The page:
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How to insert csv file without double quotes

bulk-insert

#1

Here's my current code:
CREATE TABLE tmp_OKFF
(
OKCCY VARCHAR(5),
OKBRNM VARCHAR(6),
OKONPX VARCHAR(17),
OKONPM VARCHAR(17),
OKFRX VARCHAR(19),
OKFPX VARCHAR(19),
OKMRX VARCHAR(17),
OKMPX VARCHAR(17),
OKSEQ VARCHAR(3)
)

BULK INSERT tmp_OKFF
FROM 'C:\sample.CSV'
WITH (FORMATFILE='C:\sample.fmt')

Here's the data I want to insert in my tmp_OKFF
"ABC","0001",-990039739 ,0 ,0 ,0 ,0 ,0 ,0
"ABC"," ",-3422054702 ,0 ,481385 ,0 ,0 ,0 ,0
"XXX","0001",0 ,0 ,0 ,0 ,0 ,0 ,0
"ASD"," ",0 ,0 ,0 ,0 ,0 ,0 ,0
"JED","0001",21644944 ,0 ,0 ,0 ,0 ,0 ,0
"FAQ"," ",74815363 ,0 ,0 ,11120 ,0 ,0 ,0
"PHP","0002",905175206 ,0 ,0 ,0 ,0 ,0 ,0

Here's the exact format:
12.0
10
1 SQLCHAR 0 1 """ 0 ""
2 SQLCHAR 0 3 "","" 1 OKCCY SQL_Latin1_General_CP1_CI_AS
3 SQLCHAR 0 4 ""," 2 OKBRNM SQL_Latin1_General_CP1_CI_AS
4 SQLCHAR 0 17 "," 3 OKONPX SQL_Latin1_General_CP1_CI_AS
5 SQLCHAR 0 17 "," 4 OKONPM SQL_Latin1_General_CP1_CI_AS
6 SQLCHAR 0 19 "," 5 OKFRX SQL_Latin1_General_CP1_CI_AS
7 SQLCHAR 0 19 "," 6 OKFPX SQL_Latin1_General_CP1_CI_AS
8 SQLCHAR 0 17 "," 7 OKMRX SQL_Latin1_General_CP1_CI_AS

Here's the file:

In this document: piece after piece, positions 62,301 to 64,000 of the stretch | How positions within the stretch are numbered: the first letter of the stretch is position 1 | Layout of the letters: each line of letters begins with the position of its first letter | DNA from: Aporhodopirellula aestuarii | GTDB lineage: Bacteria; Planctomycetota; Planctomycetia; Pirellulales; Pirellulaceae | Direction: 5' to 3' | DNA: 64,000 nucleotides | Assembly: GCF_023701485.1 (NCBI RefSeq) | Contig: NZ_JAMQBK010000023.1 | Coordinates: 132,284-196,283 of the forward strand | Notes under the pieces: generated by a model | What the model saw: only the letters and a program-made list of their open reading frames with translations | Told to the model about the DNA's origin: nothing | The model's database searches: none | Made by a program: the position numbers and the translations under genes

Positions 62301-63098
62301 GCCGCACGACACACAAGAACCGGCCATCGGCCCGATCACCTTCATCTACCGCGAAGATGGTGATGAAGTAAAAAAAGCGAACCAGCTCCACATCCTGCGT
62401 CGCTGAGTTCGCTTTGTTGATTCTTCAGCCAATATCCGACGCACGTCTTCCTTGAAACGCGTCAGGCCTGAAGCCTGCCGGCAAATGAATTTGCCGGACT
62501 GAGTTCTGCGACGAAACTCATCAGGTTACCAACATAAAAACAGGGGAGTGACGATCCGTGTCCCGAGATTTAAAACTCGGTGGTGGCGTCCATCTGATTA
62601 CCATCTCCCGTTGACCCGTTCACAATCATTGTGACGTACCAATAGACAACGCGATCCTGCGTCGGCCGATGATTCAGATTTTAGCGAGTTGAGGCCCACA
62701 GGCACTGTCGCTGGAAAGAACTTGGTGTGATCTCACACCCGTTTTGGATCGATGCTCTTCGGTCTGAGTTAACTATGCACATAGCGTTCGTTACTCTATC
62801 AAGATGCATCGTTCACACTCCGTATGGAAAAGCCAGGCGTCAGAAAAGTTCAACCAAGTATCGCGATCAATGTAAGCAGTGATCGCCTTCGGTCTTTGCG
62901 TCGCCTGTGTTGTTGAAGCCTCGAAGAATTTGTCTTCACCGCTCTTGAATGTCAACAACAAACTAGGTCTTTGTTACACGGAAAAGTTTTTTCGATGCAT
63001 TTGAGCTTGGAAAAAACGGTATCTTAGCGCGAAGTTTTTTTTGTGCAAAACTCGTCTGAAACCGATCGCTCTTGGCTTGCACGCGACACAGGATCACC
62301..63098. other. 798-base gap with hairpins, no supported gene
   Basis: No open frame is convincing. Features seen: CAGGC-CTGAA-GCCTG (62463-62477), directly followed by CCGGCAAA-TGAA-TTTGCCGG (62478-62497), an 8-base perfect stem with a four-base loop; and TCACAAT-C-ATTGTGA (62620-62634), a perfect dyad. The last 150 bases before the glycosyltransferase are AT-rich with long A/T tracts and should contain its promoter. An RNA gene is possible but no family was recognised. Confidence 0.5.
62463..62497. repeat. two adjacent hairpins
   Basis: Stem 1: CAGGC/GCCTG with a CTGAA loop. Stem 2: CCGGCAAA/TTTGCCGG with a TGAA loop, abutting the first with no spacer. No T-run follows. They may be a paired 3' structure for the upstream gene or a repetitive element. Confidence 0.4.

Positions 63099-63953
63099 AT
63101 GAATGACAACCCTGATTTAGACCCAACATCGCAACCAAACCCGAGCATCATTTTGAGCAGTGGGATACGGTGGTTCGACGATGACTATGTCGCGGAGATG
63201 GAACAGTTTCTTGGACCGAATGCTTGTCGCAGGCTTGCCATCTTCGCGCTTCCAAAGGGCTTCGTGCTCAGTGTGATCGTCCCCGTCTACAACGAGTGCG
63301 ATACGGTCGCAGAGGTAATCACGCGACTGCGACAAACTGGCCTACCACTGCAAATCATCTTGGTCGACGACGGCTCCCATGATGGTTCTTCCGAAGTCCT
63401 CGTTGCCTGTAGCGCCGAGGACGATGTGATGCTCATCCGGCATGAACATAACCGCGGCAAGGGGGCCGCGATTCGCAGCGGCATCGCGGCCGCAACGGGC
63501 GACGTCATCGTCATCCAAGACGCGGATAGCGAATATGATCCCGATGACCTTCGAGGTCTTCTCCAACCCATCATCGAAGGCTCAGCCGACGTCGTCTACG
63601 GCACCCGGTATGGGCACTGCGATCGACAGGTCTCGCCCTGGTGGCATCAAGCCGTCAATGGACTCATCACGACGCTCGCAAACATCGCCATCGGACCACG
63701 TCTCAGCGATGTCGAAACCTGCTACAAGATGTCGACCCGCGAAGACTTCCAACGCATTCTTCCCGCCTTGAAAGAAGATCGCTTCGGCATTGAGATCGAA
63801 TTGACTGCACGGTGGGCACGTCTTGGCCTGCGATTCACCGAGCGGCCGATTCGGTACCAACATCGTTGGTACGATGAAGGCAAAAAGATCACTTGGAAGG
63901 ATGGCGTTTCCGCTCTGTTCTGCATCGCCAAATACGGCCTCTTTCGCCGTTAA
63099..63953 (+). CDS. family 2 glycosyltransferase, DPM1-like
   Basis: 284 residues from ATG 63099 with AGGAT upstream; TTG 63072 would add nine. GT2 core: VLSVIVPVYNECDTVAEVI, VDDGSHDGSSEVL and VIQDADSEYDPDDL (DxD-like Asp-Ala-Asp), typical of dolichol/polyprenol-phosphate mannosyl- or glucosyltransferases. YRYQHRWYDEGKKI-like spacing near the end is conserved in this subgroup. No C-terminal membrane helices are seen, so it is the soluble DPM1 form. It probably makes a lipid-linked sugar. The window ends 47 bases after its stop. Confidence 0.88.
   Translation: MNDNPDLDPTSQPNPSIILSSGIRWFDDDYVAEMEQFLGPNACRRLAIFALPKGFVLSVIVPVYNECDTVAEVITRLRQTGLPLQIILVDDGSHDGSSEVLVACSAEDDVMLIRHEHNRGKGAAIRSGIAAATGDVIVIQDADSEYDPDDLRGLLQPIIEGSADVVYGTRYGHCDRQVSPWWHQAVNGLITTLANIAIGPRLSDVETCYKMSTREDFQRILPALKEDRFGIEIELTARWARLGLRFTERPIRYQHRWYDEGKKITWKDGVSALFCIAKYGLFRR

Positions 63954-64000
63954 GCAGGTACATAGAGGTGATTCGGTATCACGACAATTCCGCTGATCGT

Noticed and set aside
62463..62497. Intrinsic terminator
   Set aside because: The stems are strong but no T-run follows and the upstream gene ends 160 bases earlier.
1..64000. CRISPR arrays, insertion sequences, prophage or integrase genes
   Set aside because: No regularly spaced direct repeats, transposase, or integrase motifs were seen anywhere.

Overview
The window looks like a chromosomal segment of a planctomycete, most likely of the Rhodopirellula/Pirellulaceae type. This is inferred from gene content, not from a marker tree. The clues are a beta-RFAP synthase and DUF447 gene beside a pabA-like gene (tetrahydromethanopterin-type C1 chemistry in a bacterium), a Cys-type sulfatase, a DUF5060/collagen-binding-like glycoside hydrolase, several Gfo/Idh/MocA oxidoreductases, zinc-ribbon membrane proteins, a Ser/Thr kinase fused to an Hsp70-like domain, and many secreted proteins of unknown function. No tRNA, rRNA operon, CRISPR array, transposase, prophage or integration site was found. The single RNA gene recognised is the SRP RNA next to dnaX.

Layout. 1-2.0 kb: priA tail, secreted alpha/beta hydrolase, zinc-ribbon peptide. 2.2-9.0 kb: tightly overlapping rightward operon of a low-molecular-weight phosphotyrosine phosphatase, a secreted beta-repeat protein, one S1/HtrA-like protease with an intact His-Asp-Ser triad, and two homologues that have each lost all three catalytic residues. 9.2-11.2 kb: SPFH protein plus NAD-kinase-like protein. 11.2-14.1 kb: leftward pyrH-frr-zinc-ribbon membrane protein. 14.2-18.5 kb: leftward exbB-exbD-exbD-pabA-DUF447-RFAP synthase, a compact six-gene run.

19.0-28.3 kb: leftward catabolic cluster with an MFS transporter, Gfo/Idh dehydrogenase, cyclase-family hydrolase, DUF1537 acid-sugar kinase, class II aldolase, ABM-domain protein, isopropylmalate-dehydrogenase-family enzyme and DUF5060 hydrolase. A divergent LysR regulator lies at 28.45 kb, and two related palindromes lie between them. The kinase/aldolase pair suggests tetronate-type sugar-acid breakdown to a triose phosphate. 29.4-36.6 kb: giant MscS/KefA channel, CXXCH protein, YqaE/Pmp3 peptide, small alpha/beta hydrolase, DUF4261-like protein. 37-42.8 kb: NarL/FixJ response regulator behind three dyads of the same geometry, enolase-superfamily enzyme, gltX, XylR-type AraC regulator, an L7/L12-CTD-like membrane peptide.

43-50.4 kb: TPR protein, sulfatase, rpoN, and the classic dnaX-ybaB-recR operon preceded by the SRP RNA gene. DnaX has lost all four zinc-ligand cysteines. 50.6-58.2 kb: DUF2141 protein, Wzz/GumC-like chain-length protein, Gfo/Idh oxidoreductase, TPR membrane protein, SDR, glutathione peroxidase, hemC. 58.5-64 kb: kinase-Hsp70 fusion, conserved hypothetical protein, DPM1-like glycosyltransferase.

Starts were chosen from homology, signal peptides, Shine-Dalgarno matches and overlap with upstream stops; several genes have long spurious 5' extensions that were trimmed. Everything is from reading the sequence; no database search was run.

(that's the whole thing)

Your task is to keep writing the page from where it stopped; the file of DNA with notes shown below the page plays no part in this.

9 SQLCHAR 0 17 "," 8 OKMPX SQL_Latin1_General_CP1_CI_AS
10 SQLCHAR 0 3 "\r" 9 OKSEQ SQL_Latin1_General_CP1_CI_AS


SSIS Flat file manager column delimiter Issue
#2

good discussion here:

Bulk Insert Correctly Quoted CSV File in SQL Server

Google is your friend!


#3

Interesting article, thanks. Is "OpenRowSet with the CSV text file data provider" the only answer then? Seems pretty shocking that BCP et al cannot handle a "properly" built CSV file - quotes around strings that contains commas, and doubled-up-quotes in fields that are surrounded by quotes. Absence of that is going to drive people to Oracle, eh?! CSV, done that way, is the only delimited file specification that I know of that allows for the delimited to be included/escaped within the data itself and as such ought to be considered important by MS, surely?